When your contractor develops the project baseline schedule, do they use many relationship lags? Do you know?
A relationship lag is an imposed period of time between the predecessor and successor activity. A common use in a Start-to-Start (SS) relationship with a 2-day lag. Perhaps the contractor’s plan is to start finishing drywall 2 days after the drywall installation begins. This allows the work to run concurrently.
There absolutely are times when work can and should be modeled this way. However, care should be taken to ensure an open start isn’t inadvertently created. (This is a future topic)
The problem arises when the series of work activities is developed with SS relationships with an assigned lag. This may indicate the work is not developed to enough detail to allow Finish-to-Start (FS) relationships to drive the work. The issue is, once the start of the predecessor is actualized, the start of the successor is only dependent on the calendar set for use for lags. This may not match the number of days intended. If this work happens to fall on the Longest Path, this path is now driven by a calendar. I prefer to limit the use of SS relationships in general, much less with assigned an assigned lag.
Then there are the Finish-to-Finish (FF) relationships with lags. These allow the successor work to finish only after the predecessor’s finish date plus the lag duration. This is commonly used to close off SS relationships to model concurrent work with the finish dependency. However, often the only successor is the FF relationship with the lag. This creates an issue in itself. (This is a future topic)
The most serious issue is when the relationship is an FS with a lag. What does the lag model? Should there be an activity to establish this difference in the relationship finish to start? Most likely, the answer is yes. There is nothing wrong in using an FS with a lag to have the lag represent say, cure concrete. I personally prefer to add the cure concrete activity with the number of days required. This is more transparent. The lag is not visible and creates a non-work period seen in the Gantt Chart bars and can cause confusion.
Then there is the negative lag, or leads. Many schedulers like negative lags and use them as a viable way to model the plan. When I see an FS relationship with a negative lag, I wonder why the use of a SS relationship with a positive lag could not have been used. The use of the negative lag may better represent the thought that the successor cannot start until 3 days prior to the finish of the predecessor. And this 3 days is the critical period. I personally prefer to model this type of plan with a SS with a lag or to further break down the activities to allow the use of FS relationships to model the work.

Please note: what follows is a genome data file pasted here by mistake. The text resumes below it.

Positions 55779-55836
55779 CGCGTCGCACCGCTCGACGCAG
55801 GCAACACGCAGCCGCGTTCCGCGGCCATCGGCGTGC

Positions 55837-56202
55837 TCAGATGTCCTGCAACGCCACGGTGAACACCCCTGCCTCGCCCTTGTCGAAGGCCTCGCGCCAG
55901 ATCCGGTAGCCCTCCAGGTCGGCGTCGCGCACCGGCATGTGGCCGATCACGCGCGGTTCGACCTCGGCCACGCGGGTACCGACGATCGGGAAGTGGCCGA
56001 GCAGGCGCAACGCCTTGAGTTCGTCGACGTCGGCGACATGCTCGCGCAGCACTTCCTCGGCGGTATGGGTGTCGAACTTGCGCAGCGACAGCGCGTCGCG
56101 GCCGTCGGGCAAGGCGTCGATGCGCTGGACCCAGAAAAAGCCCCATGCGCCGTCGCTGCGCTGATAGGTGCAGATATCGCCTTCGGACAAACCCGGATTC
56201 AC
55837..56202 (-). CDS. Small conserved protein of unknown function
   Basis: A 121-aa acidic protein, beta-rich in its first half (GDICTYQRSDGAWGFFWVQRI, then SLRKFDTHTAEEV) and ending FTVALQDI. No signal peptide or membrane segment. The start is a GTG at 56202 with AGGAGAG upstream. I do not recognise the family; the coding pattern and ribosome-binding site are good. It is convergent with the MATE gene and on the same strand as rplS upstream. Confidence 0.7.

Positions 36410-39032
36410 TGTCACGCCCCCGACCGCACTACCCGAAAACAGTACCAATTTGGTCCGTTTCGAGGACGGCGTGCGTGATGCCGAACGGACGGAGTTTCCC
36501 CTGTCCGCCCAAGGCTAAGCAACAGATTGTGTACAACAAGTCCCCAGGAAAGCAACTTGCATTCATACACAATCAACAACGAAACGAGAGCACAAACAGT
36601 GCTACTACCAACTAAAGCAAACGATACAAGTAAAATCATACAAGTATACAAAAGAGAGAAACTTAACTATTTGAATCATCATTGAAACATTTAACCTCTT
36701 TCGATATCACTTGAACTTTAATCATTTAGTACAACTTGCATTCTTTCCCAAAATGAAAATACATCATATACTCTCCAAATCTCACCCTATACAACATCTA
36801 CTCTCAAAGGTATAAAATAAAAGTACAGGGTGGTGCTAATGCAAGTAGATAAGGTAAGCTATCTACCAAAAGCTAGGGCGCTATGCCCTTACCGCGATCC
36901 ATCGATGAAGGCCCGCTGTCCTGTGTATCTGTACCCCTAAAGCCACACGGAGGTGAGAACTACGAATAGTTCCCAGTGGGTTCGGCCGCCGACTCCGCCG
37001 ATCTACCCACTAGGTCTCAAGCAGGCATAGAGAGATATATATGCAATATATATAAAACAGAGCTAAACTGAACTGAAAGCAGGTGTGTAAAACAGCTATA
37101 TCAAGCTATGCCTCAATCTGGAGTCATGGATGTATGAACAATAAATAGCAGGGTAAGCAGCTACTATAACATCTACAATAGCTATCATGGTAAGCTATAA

Finally, there are the SS relationships with an assigned lag that is larger than the activity duration forcing the model to show the work as an FS relationship. Why not just use the FS relationship? Unless there is a reason to model the work this way, it just doesn’t make sense to do so.
The relationship lag, if used correctly, can allow the schedule to model the plan. It is my opinion that the use of lags should be kept to the absolute minimum and only used to model SS or FF relationships.
But remember, the lag follows the calendar set for use for lag calculation. If the predecessor calendar is set for use, and the predecessor is assigned to a 5-day work week calendar, the lag will follow that calendar and the duration will be in work days. So, a 3-day lag could become a 5-day delay between the relationships if the lag spans a weekend. This may not have been the case when project work was planned and the schedule was developed and the lag did not span a weekend. Remember, this is not transparent, only someone who understands the schedule software and has access to the native file format can verify this. Unless the schedule layout includes the columns which show relationships with lags and the column that shows calendars. Even then, you need to know what the actual non-work days for the specific calendar are.
I know many of you can offer additional comments and recommendations. I welcome your comments and input. My goal, as always, is to help our industry and help the projects we support….
I’d love to hear what you think!
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Paul Epperson CCM, PMP, PSP, PMI-SP